Sorry. The figures don’t really justify the headline. Last year college sector principals had fairly modest pay rises - especially sixth form college principals. This would appear to contrast with chief executives in the universities sector.

With the data on college accounts published by the Learning and Skills Council, I calculated the median pay for principals in 2006/7 and 2007/8. I also separated general further education (GFE) and tertiary colleges (TC) from sixth form colleges (SFC). (I chose the median as it is less likely to be distorted by, for example, large severance packages or interim principals.)

In 2007/8 the median GFE/TC principal was paid £111k – up 5.7% the previous year. The median SFC principal was paid £87k – up 3.6% on 2006/7. (These figures omit the value of non-pay benefits.) Between August 2007 and July 2008 the RPI fluctuated between about 4% and 5%.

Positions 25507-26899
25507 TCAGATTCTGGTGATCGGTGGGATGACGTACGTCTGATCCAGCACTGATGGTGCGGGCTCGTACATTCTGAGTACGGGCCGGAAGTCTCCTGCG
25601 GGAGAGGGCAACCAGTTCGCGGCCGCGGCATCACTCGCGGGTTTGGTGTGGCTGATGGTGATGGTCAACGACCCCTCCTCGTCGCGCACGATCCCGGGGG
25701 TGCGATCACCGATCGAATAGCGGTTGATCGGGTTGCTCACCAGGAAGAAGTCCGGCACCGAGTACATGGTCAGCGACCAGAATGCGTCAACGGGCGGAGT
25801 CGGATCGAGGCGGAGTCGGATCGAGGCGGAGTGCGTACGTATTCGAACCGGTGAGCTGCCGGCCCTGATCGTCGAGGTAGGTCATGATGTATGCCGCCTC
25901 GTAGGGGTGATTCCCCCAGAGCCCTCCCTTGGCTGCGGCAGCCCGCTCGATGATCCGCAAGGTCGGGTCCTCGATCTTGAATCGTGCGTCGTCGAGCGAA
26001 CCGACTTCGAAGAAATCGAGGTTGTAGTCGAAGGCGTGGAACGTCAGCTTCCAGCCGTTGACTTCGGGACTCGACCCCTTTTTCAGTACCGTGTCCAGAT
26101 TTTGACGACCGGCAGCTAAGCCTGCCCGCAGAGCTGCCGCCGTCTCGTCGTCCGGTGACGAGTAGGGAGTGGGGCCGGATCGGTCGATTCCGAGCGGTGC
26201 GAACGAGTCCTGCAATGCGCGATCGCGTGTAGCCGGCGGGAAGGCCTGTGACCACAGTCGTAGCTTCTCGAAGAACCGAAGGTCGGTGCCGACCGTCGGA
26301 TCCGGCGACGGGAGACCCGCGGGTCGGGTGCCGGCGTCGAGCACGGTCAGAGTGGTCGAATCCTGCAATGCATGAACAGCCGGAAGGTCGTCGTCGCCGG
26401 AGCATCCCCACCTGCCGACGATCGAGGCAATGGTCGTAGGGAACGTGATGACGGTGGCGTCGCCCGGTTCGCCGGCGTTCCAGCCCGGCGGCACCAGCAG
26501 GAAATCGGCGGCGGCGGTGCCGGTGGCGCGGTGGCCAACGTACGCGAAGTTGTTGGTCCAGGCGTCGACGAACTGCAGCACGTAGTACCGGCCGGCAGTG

(If anyone would like more details, please get in touch via my website.)

With the public finances being increasingly squeezed, it looks like principals are leading by example.

UPDATE: The Universities and Colleges Union has also looked at the data. UCU have a different perspective. They also use the figure for pay rises given by colleges rather than calculating the rise in pay (which includes bonuses).

Friday, June 05, 2009

DIUS deceased

As was speculated this week the Department for Innovation, Universities and Skills is no more. It is now merged into Lord Mandelson's BERR business department.

When public finances (and hence public services) are under-pressure, the short-lived DIUS cost over £7 million to set-up - around £10,000 per day over its short and unhappy two years.

Thursday, June 04, 2009

Re-shuffling bureaucracies

Today’s Financial Times indicates that Downing Street is thinking about “another Whitehall restructure” – i.e. re-shuffling departments as well as cabinet ministers. Earlier in the week there were suggestions at the Association of Colleges’ Finance Directors’ Conference that the Department for Industry, Universities and Skills might be merged into Department for Business, Enterprise and Regulatory Reform. (What would you call the offspring of such a union?)